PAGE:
Patents have the potential to negatively impact the procurement of pandemic influenza vaccine by developing states because patents grant a temporary monopoly to the patent holder, thereby preventing generic market entry, which has the effect of increasing competition amongst pharmaceutical manufacturers and driving down prices on products. (16) It is, therefore, important to consider the role patents play in the development of pandemic influenza vaccines and to determine if the existence of patent protection for vaccines, components within the vaccines, or vaccine related technology will provide a net benefit to pandemic influenza vaccine procurement by incentivizing vaccine research and development.


Patents provide a property right in knowledge generated by way of an invention. In pure economic terms, knowledge is a public good--an intangible asset that can be consumed by anyone to the extent desired without diminishing the amount available for others. (17) For example, the knowledge required to manufacture Aspirin could be transferred from Person A to Persons B, C, D, and E without diminishing Person A's knowledge.

Once a public good is created, it is difficult or impossible for the creator to stop people who have not paid for the good from using that good. (18) This is commonly known as the free rider problem. (19) The free rider problem is considered undesirable within economic markets, as businesses cannot charge for each unit of a public good that is consumed, meaning that there is little incentive to generate, produce, or enhance public goods. (20) If a public good is just as useful to society as a comparable private good, then it can typically be said that the public good is under-produced and that this is inefficient for the society as a whole. (21)

Patents prevent knowledge from becoming a public good, where there is no legal control over its dissemination, to creating an intangible asset in which an individual or organization may have property rights. A patent grants the patentee the right to exclude others from utilizing the knowledge for the life of the patent. (22) Patents in the field of pharmaceuticals are at times controversial because of the importance of the knowledge that they exclude others from utilizing. As Kevin Outterson notes on this point: "[t]he goal of IP laws should be to maximize nonrival access to pharmaceutical knowledge, with just enough legal support for the appropriation of rents to protect socially optimal R&D. Since pharmaceutical knowledge is nonrival, it should be disseminated in the widest possible fashion at the lowest possible cost for the greatest possible benefit to global public health." (23)

The first recorded patent in England was granted by the Monarch in 1449. (24) Since then, there has been debate regarding the benefits and drawbacks of the patent system, as well as whether such a system for granting property rights in knowledge is justifiable at all. (25) A number of theories that attempt to justify the patent system have been proposed, including the contract theory of patents, (26) natural rights, (27) and intellectual property and personhood. (28) Despite this plethora of theories, this section is limited to considering the economic theory of patent protection only (the "economic theory") only, as this is the most common justification for the patent system. (29)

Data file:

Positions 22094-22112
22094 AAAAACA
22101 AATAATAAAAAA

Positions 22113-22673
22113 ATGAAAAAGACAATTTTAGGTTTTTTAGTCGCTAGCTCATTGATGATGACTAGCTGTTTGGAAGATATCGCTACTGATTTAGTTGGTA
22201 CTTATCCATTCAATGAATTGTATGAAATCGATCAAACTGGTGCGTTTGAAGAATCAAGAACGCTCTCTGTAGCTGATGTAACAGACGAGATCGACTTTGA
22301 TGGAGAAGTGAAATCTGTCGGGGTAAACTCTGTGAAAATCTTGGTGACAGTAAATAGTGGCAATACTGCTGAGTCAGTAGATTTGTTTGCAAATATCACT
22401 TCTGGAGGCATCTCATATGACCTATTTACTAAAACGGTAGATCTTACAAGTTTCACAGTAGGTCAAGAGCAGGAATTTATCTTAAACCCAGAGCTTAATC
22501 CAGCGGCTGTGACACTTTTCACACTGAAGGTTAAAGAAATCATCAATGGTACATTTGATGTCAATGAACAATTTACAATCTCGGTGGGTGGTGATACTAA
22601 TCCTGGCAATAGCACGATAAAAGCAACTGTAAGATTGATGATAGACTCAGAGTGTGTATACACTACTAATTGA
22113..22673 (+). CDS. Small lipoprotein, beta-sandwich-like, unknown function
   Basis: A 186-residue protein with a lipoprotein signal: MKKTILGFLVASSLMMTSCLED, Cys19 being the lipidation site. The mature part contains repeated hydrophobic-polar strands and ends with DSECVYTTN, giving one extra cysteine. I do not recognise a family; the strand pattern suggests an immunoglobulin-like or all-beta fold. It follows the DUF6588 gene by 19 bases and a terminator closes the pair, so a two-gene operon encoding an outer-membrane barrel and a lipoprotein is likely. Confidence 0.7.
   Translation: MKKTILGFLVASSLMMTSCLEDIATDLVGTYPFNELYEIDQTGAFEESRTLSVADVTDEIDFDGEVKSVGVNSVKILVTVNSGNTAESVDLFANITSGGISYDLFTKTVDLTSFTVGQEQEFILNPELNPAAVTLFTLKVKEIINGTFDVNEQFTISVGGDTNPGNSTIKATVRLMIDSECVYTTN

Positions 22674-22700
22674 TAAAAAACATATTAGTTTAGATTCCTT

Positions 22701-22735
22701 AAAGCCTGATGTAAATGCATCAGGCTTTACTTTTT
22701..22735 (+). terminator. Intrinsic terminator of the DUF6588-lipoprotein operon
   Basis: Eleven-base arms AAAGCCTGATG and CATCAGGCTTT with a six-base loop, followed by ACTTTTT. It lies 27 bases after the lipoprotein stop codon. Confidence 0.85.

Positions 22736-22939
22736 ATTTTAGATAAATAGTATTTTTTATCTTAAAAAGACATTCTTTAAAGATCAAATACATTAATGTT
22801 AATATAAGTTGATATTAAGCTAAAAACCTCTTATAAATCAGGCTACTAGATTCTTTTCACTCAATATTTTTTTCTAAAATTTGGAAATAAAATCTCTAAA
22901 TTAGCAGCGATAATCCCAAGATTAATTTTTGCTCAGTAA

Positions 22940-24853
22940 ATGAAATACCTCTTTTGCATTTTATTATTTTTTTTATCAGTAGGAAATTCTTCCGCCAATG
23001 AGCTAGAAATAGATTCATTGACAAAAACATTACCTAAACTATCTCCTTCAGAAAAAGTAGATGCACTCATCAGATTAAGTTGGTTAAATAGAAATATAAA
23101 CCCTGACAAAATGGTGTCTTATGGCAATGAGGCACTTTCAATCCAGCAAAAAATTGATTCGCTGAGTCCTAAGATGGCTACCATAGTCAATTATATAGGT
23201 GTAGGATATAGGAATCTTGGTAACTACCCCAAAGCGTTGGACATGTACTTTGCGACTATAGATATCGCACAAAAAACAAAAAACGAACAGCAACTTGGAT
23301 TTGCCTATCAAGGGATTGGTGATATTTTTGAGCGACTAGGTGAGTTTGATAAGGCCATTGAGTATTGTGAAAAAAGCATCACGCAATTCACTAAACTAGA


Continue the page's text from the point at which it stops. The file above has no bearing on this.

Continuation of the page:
The economic theory of patent protection originates from the work of Jeremy Bentham, who at the end of the eighteenth century wrote:

   protection against imitators [is necessary because].... [h]e who
   has no hope that he shall reap, will not take the trouble to sow.
   ... the inventor would almost always be driven out of the market by
   his rival, who finding himself, without any expense, in possession
   of a discovery which has cost the inventor much time and expense,
   would be able to deprive him of all his deserved advantages by
   selling at a lower price. (30)

Supporters of this theory claim that if imitators have the same production costs as innovators, but none of the initial development costs for the product, then imitators would be able to sell the imitation product at significantly lower prices than the innovative product. (31) Therefore, potential investors would not fund the development of innovator products as they know they will not recoup their initial investment, thereby leading to stagnation in research and development, which would halt the progress of modern medicine. The economic theory of patent protection has widespread support in the literature, (32) government reports, (33) and the courts, in both the United States (34) and the United Kingdom. (35) It is also specifically argued in relation to pharmaceutical research and development by academics, (36) and by the pharmaceutical industry itself. The Bioindustry Association claimed in Human Genome Sciences Inc. v. Eli Lilly (37) that "funding for research and development on the potential therapeutic value of a newly discovered and characterized protein or its antibodies is dependent on the funders being reasonably confident that the patent ... concerned will be reasonably safe from attack (or likely to be granted)." (38) More specifically, in the field of pandemic medicine, the CEO of Roche claimed that "without patent protection, there is no research." (39)